A higher intake of animal protein, not sugar, has been linked to a higher body mass index (BMI) in children, and an increased risk of developing diet-related illnesses such as obesity and type-2 diabetes, finds a recent study.
Published in the International Journal of Obesity in 2016, Dutch researchers found that children who consumed greater amounts of protein were physically larger than those who did not consume as much protein, specifically animal-based protein sources.
The researchers studied the eating habits of more than 3,500 children, calculating total protein intake and sources. The subjects were monitored from the ages of one to ten, and data were adjusted to account for maternal age, education, ethnicity, and other factors, including whether or not the children had been breastfed.
And while higher protein intake, even from non-animal sources, led to the greater BMIs, the correlation between animal sources was strongest.
“Our results suggest that high protein intake, particularly from animal food sources, in early childhood is associated with higher body fat mass, but not fat-free mass,” the team noted at the recent Congress on Obesity in Portugal.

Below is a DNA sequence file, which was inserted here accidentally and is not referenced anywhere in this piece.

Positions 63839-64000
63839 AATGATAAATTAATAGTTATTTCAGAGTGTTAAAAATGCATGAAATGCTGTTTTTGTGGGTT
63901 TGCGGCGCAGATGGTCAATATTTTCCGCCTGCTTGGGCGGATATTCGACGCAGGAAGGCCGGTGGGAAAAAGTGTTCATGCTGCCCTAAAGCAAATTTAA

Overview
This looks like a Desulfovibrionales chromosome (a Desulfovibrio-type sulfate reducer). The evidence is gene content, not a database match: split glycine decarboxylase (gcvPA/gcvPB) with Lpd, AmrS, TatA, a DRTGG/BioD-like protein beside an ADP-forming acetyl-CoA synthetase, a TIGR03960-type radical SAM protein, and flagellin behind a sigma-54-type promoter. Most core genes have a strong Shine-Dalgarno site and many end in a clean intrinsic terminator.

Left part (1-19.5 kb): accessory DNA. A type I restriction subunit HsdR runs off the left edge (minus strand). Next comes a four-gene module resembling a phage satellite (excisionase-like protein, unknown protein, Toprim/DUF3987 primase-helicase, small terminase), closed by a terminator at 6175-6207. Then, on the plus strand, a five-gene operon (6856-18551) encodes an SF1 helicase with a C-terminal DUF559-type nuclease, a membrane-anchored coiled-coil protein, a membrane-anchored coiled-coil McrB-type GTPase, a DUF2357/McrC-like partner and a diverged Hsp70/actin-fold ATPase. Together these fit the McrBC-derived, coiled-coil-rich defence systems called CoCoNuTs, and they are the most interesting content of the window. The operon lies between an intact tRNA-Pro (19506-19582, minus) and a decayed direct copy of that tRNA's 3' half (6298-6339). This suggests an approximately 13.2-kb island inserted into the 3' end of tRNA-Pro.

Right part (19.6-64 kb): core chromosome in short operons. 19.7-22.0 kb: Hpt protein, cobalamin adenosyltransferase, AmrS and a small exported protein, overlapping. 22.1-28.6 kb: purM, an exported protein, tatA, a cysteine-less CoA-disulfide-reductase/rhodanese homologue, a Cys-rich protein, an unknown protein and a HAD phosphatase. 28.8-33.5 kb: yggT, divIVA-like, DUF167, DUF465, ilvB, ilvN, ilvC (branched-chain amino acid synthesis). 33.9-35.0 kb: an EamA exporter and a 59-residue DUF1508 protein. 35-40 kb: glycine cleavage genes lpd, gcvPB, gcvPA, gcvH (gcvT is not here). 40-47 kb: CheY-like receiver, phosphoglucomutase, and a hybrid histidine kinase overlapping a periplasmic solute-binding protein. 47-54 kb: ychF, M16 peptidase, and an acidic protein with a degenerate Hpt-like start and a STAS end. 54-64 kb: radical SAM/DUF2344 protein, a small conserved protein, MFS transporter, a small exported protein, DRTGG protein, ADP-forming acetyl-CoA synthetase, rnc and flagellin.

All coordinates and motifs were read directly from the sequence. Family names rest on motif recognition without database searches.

The authors concluded that a reduction in protein in intake in infancy and early childhood “may thus be advised to prevent obesity.”
While the researchers could not conclude what the “optimal” protein consumption levels are for children, the research does point to the benefits of a diet rich in fruits and vegetables. Late last year the Academy of Nutrition and Dietetics, the largest group of nutritionists in the U.S., gave its support of the vegan diet, calling it “appropriate for all stages of the life cycle.”
Another recent study found that the body does not distinguish between animal and non-animal protein when building muscle. All that mattered was the amount consumed.